Summer is almost here. However, before running out the door in those flip-flops, think about what they do to your feet.
It can be tempting to slip those soft, flimsy excuses for footwear between your toes. It also can be tempting to eat an entire carton of ice cream by yourself. That doesn't mean it's healthy. A good rule of thumb to apply to trendy shoes is to think of the adage we employ for our vices: use in moderation.
Kristen B. Boyce, DPM, of Steamboat Podiatry clinic, knows Steamboat Springs is an active community. With the transition from winter to summer, he expects to see some of us hobble through his door with complaints from overuse injuries or pain caused by poor choices in footwear.
Boyce recommends a few steps toward prevention:
- Don't spend excessive time in flip-flops, other unsupportive sandals or Crocs
- Wear stable, supportive and appropriately fitted shoe gear with socks
- Build up to the appropriate fitness level and stretch your calves
Knowing your foot type and selecting the correct shoe can improve health by leaps and bounds. There are three general types of feet: high arch, normal arch or flat arch.
If you have trouble finding comfortable shoes with enough support, a podiatrist, physical therapist or even a specialized shoe store can help determine your foot type and recommend shoes to match.
Because many feet swell during the day, it is best to try shoes on in the afternoon. Bring the socks you plan to wear with the shoes. Finally, go by feel before and after you try on the footwear.
"The shoe should be stiff enough you can't twist it," Boyce said. "The heel cup should be firm and hold your heel in place."
Once you try them on, ask yourself if your feet feel comfortable.
"First impressions are usually pretty good," Boyce said. "If your little toe feels tight, try a shoe that is straighter."
While improperly fitting shoes can lead to foot and heel pain, not wearing socks can lead to other ailments such as blisters, calluses and even infection.
"The key is moisture management, so avoid cotton socks," Boyce said. "Wool and synthetics wick away moisture and help prevent common problems."
Foot and heel pain also can be treated with orthotics, an insert for the shoe that supports the arch and, in some cases, improves the foot's ability to control function.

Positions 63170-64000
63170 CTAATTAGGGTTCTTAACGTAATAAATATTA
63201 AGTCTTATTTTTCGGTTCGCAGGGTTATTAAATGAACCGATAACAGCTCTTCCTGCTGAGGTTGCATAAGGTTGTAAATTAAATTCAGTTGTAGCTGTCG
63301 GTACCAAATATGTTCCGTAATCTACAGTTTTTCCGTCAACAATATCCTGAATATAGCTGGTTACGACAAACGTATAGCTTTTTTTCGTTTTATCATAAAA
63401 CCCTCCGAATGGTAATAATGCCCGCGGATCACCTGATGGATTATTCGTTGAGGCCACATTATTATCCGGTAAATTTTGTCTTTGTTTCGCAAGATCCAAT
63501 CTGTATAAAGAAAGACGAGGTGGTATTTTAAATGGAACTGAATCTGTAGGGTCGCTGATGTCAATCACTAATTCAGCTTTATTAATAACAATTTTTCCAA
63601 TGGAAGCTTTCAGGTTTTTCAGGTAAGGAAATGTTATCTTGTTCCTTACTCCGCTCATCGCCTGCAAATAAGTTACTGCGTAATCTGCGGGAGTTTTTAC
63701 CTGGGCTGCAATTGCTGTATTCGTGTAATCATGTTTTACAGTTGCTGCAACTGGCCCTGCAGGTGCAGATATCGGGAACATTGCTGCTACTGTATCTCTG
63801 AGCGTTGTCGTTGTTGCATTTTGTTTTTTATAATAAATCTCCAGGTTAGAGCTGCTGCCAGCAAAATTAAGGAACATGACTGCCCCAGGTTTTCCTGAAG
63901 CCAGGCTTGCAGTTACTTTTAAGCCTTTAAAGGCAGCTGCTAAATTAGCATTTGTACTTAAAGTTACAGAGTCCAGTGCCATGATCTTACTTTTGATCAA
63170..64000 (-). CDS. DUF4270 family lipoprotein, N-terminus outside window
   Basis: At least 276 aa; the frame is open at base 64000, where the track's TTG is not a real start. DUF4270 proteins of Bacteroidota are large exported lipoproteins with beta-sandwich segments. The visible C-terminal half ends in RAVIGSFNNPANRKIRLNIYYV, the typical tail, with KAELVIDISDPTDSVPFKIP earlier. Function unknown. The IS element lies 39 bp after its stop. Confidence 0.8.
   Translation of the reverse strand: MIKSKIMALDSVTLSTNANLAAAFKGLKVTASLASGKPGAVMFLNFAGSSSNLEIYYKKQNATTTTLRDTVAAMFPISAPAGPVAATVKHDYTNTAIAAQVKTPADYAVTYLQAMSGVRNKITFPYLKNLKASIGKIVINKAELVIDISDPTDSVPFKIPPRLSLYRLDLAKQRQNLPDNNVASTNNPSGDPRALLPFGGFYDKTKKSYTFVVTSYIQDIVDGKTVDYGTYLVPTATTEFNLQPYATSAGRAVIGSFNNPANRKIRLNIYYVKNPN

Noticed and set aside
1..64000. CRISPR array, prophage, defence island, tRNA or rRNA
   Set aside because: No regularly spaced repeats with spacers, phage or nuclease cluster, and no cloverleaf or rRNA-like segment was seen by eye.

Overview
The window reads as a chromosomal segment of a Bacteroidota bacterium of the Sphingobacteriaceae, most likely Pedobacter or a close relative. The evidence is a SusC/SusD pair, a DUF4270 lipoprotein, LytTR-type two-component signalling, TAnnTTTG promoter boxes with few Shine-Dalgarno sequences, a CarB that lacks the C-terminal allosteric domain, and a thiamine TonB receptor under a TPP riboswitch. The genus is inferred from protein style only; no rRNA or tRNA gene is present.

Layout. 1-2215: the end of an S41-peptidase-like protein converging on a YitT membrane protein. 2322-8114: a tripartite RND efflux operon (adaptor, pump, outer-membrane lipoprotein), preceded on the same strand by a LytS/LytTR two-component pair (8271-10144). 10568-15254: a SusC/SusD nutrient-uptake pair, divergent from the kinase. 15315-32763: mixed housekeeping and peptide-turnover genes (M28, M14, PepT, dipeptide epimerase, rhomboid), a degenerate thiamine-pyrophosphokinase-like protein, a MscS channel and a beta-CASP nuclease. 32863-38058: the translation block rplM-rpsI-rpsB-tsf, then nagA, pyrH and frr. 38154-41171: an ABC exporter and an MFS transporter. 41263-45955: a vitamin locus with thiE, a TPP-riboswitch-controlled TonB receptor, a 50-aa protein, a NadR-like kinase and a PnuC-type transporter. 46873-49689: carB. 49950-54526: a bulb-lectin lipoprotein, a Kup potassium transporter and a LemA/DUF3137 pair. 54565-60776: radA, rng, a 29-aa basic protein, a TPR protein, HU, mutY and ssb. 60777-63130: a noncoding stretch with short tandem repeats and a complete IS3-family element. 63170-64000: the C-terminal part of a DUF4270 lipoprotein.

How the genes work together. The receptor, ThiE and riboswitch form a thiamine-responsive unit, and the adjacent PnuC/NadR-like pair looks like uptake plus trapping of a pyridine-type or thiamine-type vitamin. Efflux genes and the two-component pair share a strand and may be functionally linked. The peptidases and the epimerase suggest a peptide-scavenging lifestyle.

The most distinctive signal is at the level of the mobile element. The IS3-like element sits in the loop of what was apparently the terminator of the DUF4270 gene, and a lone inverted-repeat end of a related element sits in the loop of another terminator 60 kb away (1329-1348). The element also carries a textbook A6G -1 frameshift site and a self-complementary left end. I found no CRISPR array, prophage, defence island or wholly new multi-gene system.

"Almost everyone would benefit from orthotics, but not everyone needs them," Boyce said. In less than an hour, Dr. Boyce can evaluate your feet and fit you for custom orthotics.
Boyce said orthotics range from the very generic (one size fits most) to custom-fit, all of which can improve comfort. Generic varieties cost less and offer less support. Custom orthotics not only specifically fit your foot to accommodate pressure points, they can be designed to help control the function of the foot.
Athletes find that high-end orthotics give them a competitive edge. As a former ski racer, Boyce noted that orthotics allowed him to get on edge quicker.
"Fit feet finish faster," Boyce added.
As local residents transition from winter sports to their summer activities, Dr. Boyce sees many patients with overuse injuries caused by lack of foot support.
As you begin to train, it's key not to jump too far ahead. Scott Blair, physical therapist and assistant director at Yampa Valley Medical Center's SportsMed, said the feet take a beating by doing too much too soon.
"Just like marathon runners begin with shorter runs and build up, so should everyone with their given activities," Blair said. "Build up your duration, intensity and frequency."
Blair also advised that because muscles in the foot are attached at the calves, stretching your calves helps alleviate tightness in the foot.
Boyce urges people not to put up with discomfort or pain. Any foot swelling, discoloration, changes or abnormalities should be evaluated by a physician. Any nagging pain that doesn't go away after a period of rest also should be evaluated.
It's OK to wear flip-flops for fun, just not in excess. And if your shoes hurt, march on down to your favorite shoe merchant and treat your feet.
Riley Polumbus is communications specialist at Yampa Valley Medical Center.